• A representative for future claimants is appointed

If all of these conditions are met, the trust will be established, and all pending lawsuits against the bankrupt manufacturer cease. Since the bankrupt company can no longer be sued, those who wished to file a lawsuit must an asbestos trust fund claim instead.

Limitations on Filing a Trust Fund Claim

Asbestos trust fund claims are an important asset to victims and their families, but some limits exist. Get more information below.

Filing Other Claims and Lawsuits

Depending on each person’s specific case, they may decide to take other forms of legal action in addition to filing a trust fund claim. That being said, other legal actions may impact the ability to file a trust fund claim and vice versa.

Two notable aspects that can affect claim values are: 

  • Information sharing: Some states require those suing to note any trust fund claims that were filed prior to the lawsuit. In addition, some trust claims must be filed before a lawsuit or trial.
  • Set-offs: Sometimes, a person may decide to take legal action in other forms after already receiving payment from a trust fund. In these cases, the money a person received from the trust fund may be subtracted from the awards they win from a lawsuit verdict or settlement. This subtraction process is known as a set-off. Set-offs vary by state.

Experienced lawyers can determine how other claims or lawsuits can impact the value of a specific case.

Statutes of Limitations

Statutes of limitations are strict rules about the amount of time someone has to file an asbestos trust fund claim. These statutes vary by state, with most limiting legal action to a few years after someone is diagnosed with an asbestos-related disease.

However, statutes of limitations in asbestos-related cases can be complex. For example, if someone was exposed to asbestos in a different state from where they currently live, they may have to file their lawsuit within the former state’s statutes.

Did You Know?

Those looking to take legal action cannot do so after the statute of limitations has passed.

To determine when to take legal action, consult with an experienced asbestos lawyer. These lawyers can identify the statutes of limitations in your case and identify the best time to file a claim.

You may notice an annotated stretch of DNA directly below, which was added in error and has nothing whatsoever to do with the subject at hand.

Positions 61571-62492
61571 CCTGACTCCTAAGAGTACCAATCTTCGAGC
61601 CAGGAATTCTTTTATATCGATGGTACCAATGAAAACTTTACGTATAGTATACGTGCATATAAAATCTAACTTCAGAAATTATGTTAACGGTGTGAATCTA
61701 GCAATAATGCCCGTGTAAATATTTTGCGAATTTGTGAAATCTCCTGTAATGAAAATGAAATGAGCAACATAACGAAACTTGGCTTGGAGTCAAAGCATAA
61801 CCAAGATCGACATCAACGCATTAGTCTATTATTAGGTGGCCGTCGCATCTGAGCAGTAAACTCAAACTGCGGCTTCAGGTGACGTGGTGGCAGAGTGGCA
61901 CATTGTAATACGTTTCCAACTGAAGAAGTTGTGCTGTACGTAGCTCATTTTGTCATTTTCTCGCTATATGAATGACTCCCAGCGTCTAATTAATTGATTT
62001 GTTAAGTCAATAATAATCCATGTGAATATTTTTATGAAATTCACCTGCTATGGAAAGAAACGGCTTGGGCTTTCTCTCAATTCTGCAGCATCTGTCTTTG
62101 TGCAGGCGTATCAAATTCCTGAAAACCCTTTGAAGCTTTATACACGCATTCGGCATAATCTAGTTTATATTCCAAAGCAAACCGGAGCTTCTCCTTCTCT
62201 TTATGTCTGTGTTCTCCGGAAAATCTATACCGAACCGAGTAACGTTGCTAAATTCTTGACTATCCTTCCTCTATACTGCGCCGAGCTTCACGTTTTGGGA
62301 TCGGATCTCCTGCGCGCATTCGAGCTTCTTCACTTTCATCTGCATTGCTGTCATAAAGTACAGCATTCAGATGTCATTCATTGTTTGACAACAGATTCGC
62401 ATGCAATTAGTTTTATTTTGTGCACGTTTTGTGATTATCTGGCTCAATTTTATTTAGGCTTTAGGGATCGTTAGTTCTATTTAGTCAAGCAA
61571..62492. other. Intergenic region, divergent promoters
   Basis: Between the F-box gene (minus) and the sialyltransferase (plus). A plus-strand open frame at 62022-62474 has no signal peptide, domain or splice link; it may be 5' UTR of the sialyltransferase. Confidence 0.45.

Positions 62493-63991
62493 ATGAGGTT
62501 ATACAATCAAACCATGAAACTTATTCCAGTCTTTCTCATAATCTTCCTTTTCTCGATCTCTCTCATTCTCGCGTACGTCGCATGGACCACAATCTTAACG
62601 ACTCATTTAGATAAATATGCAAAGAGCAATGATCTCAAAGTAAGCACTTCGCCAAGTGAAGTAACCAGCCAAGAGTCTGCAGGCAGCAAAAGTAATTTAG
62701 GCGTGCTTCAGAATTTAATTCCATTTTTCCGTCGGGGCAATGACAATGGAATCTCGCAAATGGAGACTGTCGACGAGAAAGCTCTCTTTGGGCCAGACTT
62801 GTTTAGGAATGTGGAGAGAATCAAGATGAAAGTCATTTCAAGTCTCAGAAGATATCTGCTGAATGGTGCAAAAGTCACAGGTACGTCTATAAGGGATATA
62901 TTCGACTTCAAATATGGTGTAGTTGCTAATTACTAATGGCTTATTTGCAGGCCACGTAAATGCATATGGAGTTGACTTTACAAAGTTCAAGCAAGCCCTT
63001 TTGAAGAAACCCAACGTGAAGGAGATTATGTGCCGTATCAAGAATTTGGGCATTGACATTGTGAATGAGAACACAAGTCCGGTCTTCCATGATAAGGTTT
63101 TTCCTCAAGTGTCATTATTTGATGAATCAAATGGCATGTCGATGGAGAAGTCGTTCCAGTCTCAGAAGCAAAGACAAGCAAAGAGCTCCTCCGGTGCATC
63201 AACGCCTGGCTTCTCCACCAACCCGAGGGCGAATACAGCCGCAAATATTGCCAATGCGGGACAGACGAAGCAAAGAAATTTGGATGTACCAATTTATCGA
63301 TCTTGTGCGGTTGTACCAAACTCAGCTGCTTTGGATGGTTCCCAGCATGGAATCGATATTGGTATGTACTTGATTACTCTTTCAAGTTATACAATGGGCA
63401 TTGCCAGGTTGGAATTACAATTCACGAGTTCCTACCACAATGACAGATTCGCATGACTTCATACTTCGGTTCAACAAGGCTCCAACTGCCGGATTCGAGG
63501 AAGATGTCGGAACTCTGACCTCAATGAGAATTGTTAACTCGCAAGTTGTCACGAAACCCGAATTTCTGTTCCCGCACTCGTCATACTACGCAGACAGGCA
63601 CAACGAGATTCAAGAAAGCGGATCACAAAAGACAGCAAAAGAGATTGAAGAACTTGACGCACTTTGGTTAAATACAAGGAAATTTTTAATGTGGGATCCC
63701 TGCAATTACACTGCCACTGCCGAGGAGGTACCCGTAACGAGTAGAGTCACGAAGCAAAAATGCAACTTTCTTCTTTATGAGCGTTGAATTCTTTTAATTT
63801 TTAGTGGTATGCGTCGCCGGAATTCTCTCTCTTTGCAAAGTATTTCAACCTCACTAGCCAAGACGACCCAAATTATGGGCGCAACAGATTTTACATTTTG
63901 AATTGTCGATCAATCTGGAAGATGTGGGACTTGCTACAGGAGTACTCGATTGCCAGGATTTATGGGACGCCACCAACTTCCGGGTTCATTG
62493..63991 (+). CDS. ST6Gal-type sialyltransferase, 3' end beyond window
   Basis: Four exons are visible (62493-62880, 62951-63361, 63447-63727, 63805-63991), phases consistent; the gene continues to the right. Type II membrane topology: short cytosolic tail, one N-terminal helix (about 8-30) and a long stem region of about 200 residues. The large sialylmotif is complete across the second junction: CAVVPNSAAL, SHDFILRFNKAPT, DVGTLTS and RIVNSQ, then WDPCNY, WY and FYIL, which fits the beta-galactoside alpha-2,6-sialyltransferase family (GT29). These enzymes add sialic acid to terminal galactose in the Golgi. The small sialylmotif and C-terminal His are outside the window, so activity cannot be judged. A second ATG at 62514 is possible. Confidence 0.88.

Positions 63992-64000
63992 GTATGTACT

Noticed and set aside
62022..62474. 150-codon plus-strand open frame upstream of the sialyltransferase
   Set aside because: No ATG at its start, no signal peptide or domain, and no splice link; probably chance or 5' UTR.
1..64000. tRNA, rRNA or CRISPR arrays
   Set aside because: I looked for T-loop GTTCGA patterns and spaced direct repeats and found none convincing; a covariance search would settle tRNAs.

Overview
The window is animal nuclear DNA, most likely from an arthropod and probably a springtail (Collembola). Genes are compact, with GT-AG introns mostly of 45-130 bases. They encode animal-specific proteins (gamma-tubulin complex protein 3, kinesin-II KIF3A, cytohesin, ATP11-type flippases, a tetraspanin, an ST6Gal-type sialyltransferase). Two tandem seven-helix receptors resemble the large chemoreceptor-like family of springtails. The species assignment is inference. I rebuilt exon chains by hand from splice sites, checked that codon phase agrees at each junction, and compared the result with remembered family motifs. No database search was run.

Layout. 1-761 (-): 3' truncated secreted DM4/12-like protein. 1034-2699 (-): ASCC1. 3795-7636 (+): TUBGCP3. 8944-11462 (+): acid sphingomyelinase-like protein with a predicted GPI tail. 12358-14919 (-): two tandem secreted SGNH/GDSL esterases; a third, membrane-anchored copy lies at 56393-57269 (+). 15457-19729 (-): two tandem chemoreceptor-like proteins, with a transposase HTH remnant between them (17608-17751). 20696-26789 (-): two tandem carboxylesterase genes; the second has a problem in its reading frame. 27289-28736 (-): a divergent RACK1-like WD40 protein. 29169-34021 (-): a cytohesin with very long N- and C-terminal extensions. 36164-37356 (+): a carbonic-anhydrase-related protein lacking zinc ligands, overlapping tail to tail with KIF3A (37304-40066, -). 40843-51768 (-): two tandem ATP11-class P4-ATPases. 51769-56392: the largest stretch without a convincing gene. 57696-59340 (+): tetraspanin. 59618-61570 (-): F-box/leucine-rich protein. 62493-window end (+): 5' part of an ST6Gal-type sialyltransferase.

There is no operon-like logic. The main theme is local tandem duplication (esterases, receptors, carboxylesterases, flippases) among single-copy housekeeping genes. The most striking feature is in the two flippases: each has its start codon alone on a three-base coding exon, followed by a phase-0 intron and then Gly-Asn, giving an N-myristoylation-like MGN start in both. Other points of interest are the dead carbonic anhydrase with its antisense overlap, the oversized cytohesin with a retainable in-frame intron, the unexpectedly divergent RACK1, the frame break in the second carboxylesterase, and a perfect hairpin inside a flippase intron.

Asbestos Trust Fund Legislation

Asbestos trust funds still play a crucial role in providing compensation today. As a result, U.S. lawmakers monitor the trusts and pass new laws that affect how victims can receive compensation.

Important pieces of asbestos trust fund legislation include: 

  • Section 524 of the Bankruptcy Code: In 1994, Congress amended Section 524 of the bankruptcy code so manufacturers of asbestos-containing products had to form trust funds if they declared for bankruptcy.
  • The FACT Act: This act, introduced in 2017, would require asbestos trust funds to submit quarterly reports to the bankruptcy court that listed all payments made to claimants. It was intended to prevent fraud, though opponents said incidents of fraud are rare. The act has stalled as of 2017.

Though no action has been taken on the FACT Act in recent years, other government agencies are taking action to prevent fraud.

For example, the Department of Justice announced in September 2018 that it would investigate Kaiser Gypsum Company after it attempted to establish a new asbestos trust fund. The DOJ expressed its concern that asbestos trust funds have paid fraudulent claims in recent years.

Get Help With Filing an Asbestos Trust Fund Claim

Asbestos trust fund claim amounts can vary depending on what asbestos-related diseases you developed, which manufacturers of asbestos-containing products are to blame, and when you decide to take legal action.

Since illnesses like mesothelioma can limit your life expectancy significantly — and cost half a million dollars or more to properly treat — it is important to take action sooner rather than later.

Through an asbestos trust fund claim, you can:

  • Afford expensive medical treatments
  • Hold the manufacturers that harmed you financially accountable
  • Provide for your family’s economic needs

To learn more about filing an asbestos trust fund claim, get a free legal case review today. Our Justice Support Team will help you understand your options and answer your questions.

Mesothelioma Support Team
Stephanie KiddWritten by:


Stephanie Kidd grew up in a family of civil servants, blue-collar workers, and medical caregivers. Upon graduating Summa Cum Laude from Stetson University, she began her career specializing in worker safety regulations and communications. Now, a proud member of the American Medical Writers Association (AMWA) and Editor-in-Chief of the Mesothelioma Justice Network, Stephanie serves as a voice for mesothelioma victims and their families.

View 4 Sources
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  2. Conlin, M. (2019, December 19). Special Report: Why big business can count on courts to keep its deadly secrets. Retrieved January 7, 2020, from
  3. Rand Institute for Civil Justice. (2010, July 26). Asbestos Bankruptcy Trusts: An Overview of Trust Structure and Activity with Detailed Reports on the Largest Trusts. Retrieved January 7, 2020, from
  4. U.S. Department of Justice. (2018, October 31). Justice Department Files Statement of Interest in New Asbestos Trust Proposal. Retrieved January 7, 2020, from